Dan Daly, Head of Protection Policy and Reform Unit at the National Fire Chiefs Council on why Modern Methods of Construction require greater fire scrutiny
The National Fire Chiefs Council (NFCC) supports the requirement to build homes quickly and sustainably whilst reducing the environmental impact when they are built. There is a clear need for building stock to be built to a safe and very high standard, quickly and using greener sustainable methods wherever possible. Modern methods of construction (MMC), encompassing different materials and methods, play a key part in providing this much needed housing, however, NFCC is clear that this should not be prioritised at the expense of safety.
It is essential that MMC receive the appropriate level of scrutiny required to demonstrate compliance with the functional requirements of the building regulations. Assurance is needed that fire performance of materials, elements, and systems have been fully considered, have been tested appropriately, and provide the level of safety that residents and firefighters should expect.
Competence, as with any building and construction methodology, and its related fire performance, is critical to delivering a safe building for occupants and firefighters alike. This knowledge and understanding of methods of construction, and related building safety, should encompass competency throughout a premises lifecycle and include for example, the planning, design, approval, construction, occupation, management, and any potential future alteration.
The drive for sustainable and higher quality buildings must be balanced with the need to ensure that new and existing building stock achieves a high degree of fire safety. The apparent lack of large-scale fire test research and data, coupled with a period where construction quality and competency is questionable, does not provide us with confidence that all of these MMC projects are receiving the appropriate level of scrutiny needed for such new and innovative approaches.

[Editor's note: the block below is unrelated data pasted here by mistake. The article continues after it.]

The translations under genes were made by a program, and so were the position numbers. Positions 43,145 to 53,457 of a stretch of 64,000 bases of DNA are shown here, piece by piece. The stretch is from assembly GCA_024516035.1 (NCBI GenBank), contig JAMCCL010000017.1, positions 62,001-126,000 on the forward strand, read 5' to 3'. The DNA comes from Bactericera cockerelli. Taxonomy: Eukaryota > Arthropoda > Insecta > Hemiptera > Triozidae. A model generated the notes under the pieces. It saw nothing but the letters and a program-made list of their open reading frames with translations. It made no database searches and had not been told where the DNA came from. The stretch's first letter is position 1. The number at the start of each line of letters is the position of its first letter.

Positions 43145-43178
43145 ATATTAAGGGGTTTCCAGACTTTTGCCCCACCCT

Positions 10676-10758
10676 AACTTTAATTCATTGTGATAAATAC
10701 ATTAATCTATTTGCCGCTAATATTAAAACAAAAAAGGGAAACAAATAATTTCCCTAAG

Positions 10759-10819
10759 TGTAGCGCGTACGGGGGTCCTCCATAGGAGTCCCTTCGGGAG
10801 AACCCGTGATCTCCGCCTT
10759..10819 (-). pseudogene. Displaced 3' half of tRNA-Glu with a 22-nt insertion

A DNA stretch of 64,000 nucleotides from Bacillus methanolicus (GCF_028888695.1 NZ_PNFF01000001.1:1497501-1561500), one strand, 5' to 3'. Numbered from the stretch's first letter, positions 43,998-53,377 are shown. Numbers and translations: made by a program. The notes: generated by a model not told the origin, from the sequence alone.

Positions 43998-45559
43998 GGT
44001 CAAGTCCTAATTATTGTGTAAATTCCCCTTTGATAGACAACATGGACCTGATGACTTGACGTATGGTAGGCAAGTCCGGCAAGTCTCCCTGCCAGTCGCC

In our view, there should not be a conflict between sustainability, improved building standards and fire safety. This understanding not only feeds directly into the design process but allows greater understanding of building performance in fire such that fire services can develop their operational understanding and response.
There have been several high-profile fires across the country where construction methods have been questioned, and rightly so. Investigating and learning from these incidents will contribute to the information required to allow such methods to be safely used when supported and informed with comprehensive, robust, validated and appropriate test data and research.
Whilst we welcome the current reform of building safety NFCC believe that Government and the fire and construction sector still have a long way to go to ensure that the fundamental changes needed in the wake of the Grenfell Tower tragedy are realised. Significant cultural change in the system must take place to improve competency levels across the sector and ensure that MMC is promoted and more widely used, but done so in a manner which provides safe buildings for all. Additional safeguards are needed to ensure there isn’t an influx of potentially unsafe MMC buildings being constructed while necessary regulatory reforms are in progress.